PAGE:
Useful Apps to Aid Parental Control in Linux

So, you have a machine running Linux which is also used by kids. We all know how the Web may be dangerous, especially for youngest of Internet fans. But do you know how to shield your Linux system and control what your kids do online?

Even though there are many Linux distros especially aimed at children, this article will focus on how to get your current “adult” distro kid-safe, complementing a previous Make Tech Easier article.

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An important aspect of kids’ computer usage is the amount of time they spend in front of the screen. A limitation and control of kids’ computing time is vital to avoid future addictions, and let’s face it, kids need to play with real toys, exercise, and so on.

timekpr is a program developed to track and control the computer usage time of a system’s accounts on a daily basis. It allows this limitation to be set both as a “green” period of the day (setting a period of time in which that specific user may use the system) and/or as an amount of hours per day. Unfortunately, timekpr is not available for ubuntu 11.04+ yet, even though its creators expect to provide a new release by August 2013.

Surfing on the web requires lots of care and responsibility even to adults. Kids are curious and have a natural tendency to explore, so it is no wonder that they end up visiting dangerous or less appropriate websites (not only in a content point of view, but also dangerous to the system’s security). In order to prevent these kind of situations, there are several programs available, usually called “parental control” programs.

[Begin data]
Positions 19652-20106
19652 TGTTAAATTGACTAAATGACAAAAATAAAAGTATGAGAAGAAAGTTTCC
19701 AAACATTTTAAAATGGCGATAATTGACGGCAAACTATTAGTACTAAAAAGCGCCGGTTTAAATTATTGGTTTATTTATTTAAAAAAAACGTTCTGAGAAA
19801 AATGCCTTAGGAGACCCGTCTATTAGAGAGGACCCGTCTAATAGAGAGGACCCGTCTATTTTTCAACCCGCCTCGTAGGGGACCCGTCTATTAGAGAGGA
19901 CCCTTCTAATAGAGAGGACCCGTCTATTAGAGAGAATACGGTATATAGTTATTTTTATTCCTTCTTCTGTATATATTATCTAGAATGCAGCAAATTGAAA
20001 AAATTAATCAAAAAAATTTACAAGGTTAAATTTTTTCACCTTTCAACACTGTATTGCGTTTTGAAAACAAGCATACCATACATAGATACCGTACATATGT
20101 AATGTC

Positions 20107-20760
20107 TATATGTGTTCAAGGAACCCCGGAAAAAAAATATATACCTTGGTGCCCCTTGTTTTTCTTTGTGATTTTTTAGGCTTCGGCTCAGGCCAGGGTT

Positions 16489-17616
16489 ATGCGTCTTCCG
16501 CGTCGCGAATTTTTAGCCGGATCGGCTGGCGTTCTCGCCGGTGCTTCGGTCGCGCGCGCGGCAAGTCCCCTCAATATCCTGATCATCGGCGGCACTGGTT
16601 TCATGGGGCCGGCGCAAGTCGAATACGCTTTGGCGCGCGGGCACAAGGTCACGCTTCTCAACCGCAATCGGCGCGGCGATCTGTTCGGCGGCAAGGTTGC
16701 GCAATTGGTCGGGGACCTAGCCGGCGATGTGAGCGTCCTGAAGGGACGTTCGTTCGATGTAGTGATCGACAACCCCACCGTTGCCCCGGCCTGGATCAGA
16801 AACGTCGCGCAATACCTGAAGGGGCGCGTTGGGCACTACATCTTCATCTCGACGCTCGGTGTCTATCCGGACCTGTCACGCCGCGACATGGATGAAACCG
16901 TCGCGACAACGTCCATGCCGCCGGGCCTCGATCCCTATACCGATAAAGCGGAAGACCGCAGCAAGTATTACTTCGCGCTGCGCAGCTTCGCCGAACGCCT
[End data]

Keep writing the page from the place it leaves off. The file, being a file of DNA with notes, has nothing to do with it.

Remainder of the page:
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Gnome Nanny will help with parental control in Linux and is probably the most well-equipped and user-friendly program available. Specially directed to infant control, it helps define separate rules for different users. It has a tabbed interface divided in “PC use time”, “Web browser”, “Mail client” and “Instant messaging”.

The first feature presents the same functionality as timekpr, so if you want a full suite, Nanny is probably better to fulfill your needs. The second feature is probably the most important, giving the possibility to establish which sites are forbidden and which allowed, either by hand or by downloading lists available online. As far as the site informs, the latest (and unstable) Nanny version was released back in 2010, so its development probably ended back then. It is also reported that Nanny works only with three browsers, Epiphany, Firefox and Konqueror, so if you use other browser I recommend that you test Nanny’s effectiveness.

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DansGuardian is another program, this one designed for web content filtering, using several methods such as phrase matching and URL filtering. It is also more tailored for running on servers, which is specially useful for schools, libraries and such. The great advantage provided by DansGuardian in comparison to other software is the previously mentioned filtering through phrase matching; sometimes pages with bad content do not have addresses revealing such content. DansGuardian searches pages for “bad” words such as “hate” or “pornography”, providing a much more effective content filtering.

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Finally, WebContentControl is a different kind of program, since it is made to, with its GUI, take control and help users configure other programs – specifically, DansGuardian, FireHol, and TinyProxy. Besides controlling these apps, it provides an easier way to start/stop filtering, backs up configuration files, only changes what is really necessary, and provides SSL filtering.

Now, back to you, how do you configure your computer to restrict Internet access for your kids?

Image credit: Baby With Notebook Portable Computer by BigStockPhoto